Castle logging in prime grizzly bear habitat
Thursday, Mar 15, 2012 06:00 am
While the logging occurring in the Castle special place may seem well removed from the Bow Valley, it has wide-ranging implications for grizzly bears and their ability to move on the landscape.
Logging operations in the area north of Waterton Lakes National Park began at the beginning of February after protesters were arrested on a court order and removed from the site.
Castle-Crown Wilderness Coalition president Gordon Petersen said as one of Alberta’s 81 special places named in 1998, it is supposed to be a protected area and that is where strong opposition to logging stems from.
As a special place, the Castle is core grizzly bear habitat and part of the species’ recovery zone since it was listed as threatened in 2010 and is part of the Oldman River basin. The area being logged is also the heart of recreational activities in the area, according to Petersen.
“Castle-Crown logging would have a detrimental affect on the watershed, wildlife, recreation and on wilderness-based businesses,” he said, adding opinion polls show more than 75 per cent of the regional population opposes the logging. “But it doesn’t seem to matter to the forest service.”
After a three week protest at the site, four protesters were arrested on a court order to cease their blockade of equipment, including Petersen and award-winning author Sid Marty.
Marty said he was protesting because of the project’s unpopularity with Albertans who believe protecting the watershed and wildlife habitat is more important than logging.
When the bulldozers started up, he said, he was one of four people maintaining a presence for the protest.
“It just so happens I was there,” he said. “We chose to remain there because I guess we were thinking of all the work done to safeguard this area… either you back down or you stand up; so we chose to stand up because we didn’t see any other choice.”
The province later agreed not to go forward with charges against those arrested and others named in the court order after an out-of-court agreement was reached between the parties at the end of February.
Marty said he has spent his career working to protect park lands, especially as they relate to grizzly bear habitat, first as a warden and later as a writer.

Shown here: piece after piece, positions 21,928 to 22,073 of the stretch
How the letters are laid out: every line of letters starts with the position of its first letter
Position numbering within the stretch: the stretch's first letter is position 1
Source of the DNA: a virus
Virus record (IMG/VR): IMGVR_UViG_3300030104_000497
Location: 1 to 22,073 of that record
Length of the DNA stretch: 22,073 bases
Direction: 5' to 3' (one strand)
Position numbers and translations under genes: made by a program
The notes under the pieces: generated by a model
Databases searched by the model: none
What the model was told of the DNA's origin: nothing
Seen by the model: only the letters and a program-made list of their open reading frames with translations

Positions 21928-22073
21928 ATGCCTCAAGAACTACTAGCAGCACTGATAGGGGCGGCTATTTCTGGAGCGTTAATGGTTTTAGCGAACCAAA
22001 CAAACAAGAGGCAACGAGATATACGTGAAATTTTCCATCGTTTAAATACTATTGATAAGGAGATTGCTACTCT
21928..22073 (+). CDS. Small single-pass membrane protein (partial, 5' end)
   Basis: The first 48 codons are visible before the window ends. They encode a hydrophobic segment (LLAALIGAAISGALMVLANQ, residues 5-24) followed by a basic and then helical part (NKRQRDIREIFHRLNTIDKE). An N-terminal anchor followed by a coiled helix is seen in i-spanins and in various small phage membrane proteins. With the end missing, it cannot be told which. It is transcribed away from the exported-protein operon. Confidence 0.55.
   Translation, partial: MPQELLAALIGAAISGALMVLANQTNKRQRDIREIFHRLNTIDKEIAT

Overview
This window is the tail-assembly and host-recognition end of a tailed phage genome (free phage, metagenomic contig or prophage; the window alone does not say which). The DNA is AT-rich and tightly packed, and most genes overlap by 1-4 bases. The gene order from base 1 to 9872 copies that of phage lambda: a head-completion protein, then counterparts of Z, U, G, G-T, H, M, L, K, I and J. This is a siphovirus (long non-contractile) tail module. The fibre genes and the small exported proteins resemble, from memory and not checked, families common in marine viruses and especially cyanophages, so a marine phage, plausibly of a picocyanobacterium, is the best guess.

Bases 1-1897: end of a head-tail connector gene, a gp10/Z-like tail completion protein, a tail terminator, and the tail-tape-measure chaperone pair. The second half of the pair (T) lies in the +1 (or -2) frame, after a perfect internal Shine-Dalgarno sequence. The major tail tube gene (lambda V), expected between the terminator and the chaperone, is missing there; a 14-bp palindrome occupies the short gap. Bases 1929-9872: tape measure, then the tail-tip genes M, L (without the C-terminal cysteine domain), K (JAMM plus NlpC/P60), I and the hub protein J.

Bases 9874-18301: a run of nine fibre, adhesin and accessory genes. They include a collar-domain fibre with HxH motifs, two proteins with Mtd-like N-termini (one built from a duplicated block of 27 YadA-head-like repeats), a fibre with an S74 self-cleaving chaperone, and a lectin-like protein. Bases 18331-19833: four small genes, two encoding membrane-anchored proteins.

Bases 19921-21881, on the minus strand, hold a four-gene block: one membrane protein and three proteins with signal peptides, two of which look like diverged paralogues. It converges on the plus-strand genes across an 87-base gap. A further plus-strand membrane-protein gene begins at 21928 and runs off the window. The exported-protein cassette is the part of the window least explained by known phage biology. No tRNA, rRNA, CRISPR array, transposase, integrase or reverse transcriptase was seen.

The Castle area is well known in conservation circles as a mortality sink for the species, with an unsustainable death rate of 2.8 bears per year over the last three years.
Marty said Alberta, and in particular the Castle, is where Montana grizzly bears go to die.
“We have been trying to get this thing set down as a wildland park for years and years,” he said. “It is supposed to be there to preserve our natural heritage and they are going to clearcut log it.”
Wendy Francis, program director with Yellowstone to Yukon, said the Castle area is part of a larger landscape called the crown of the continent that is for the most part protected by Waterton National Park in Canada and Glacier in the U.S.
She said many animals like wolves and bears travel the landscape that spans areas where they are protected, but in the Castle they are quite vulnerable due to the growing number of access roads and motorized vehicle use.
Francis said with an already low grizzly bear population in Alberta of under 700 animals, any deaths are not good for the population and the Castle is known to be a place where bears are dying more often than not.
“It is like a black hole that sucks in bears and kills them,” she said.
The Castle-Crown area is located quite close to the eastern edge of the Yellowstone to Yukon region.
Pedersen said the group will continue to fight the logging in court despite the fact the province has ignored all public opposition to the project, which the government has the right to cancel at any time.
“As far as we can tell, there are not any good economic, social or environmental reasons to be logging in the Castle,” he said, adding only 60 per cent of the lumber being harvested is suitable and will be used as wood chips or fence posts. “It is a quota and can be cancelled – there are lots of other places to log that are less contentious.”
Jim Pissot with the Wild Canada Conservation Alliance said the province, by allowing clearcut logging, has failed to protect key grizzly bear habitat as is set out in the species’ recovery plan.
But even further, he pointed to requirements of logging activities to protect bears, and specifically black bears at lower elevations, in their dens from logging activities.
The requirements set out that denning sites should be mapped and avoided during industrial activities, but Pissot said Sustainable Resource Development lacks the resources to do this work.
“What we have here is the illusion that bears are protected, but in reality there is no research, no surveys, no data collection and no protection of any kind in place,” he said.
Pissot said there is clear evidence that logging activities in winter affect black bear dens and in the case of the Castle, it is up to machine operators for Spray Lakes Sawmills to stop work and report the wildlife activity to officials.
But even if that happens, he contends, the damage is already done because bears will not return and if they are females with cubs in the den, those cubs will likely die.
Even if rescued, Pissot said, in Alberta conservation groups are forbidden from rehabilitating bears.
Furthermore, he said, after clearcut logging, the slash piles created are where bears also tend to set up winter den sites until those are set on fire. Pissot said he is concerned for black bears in the region as a result of the logging activity.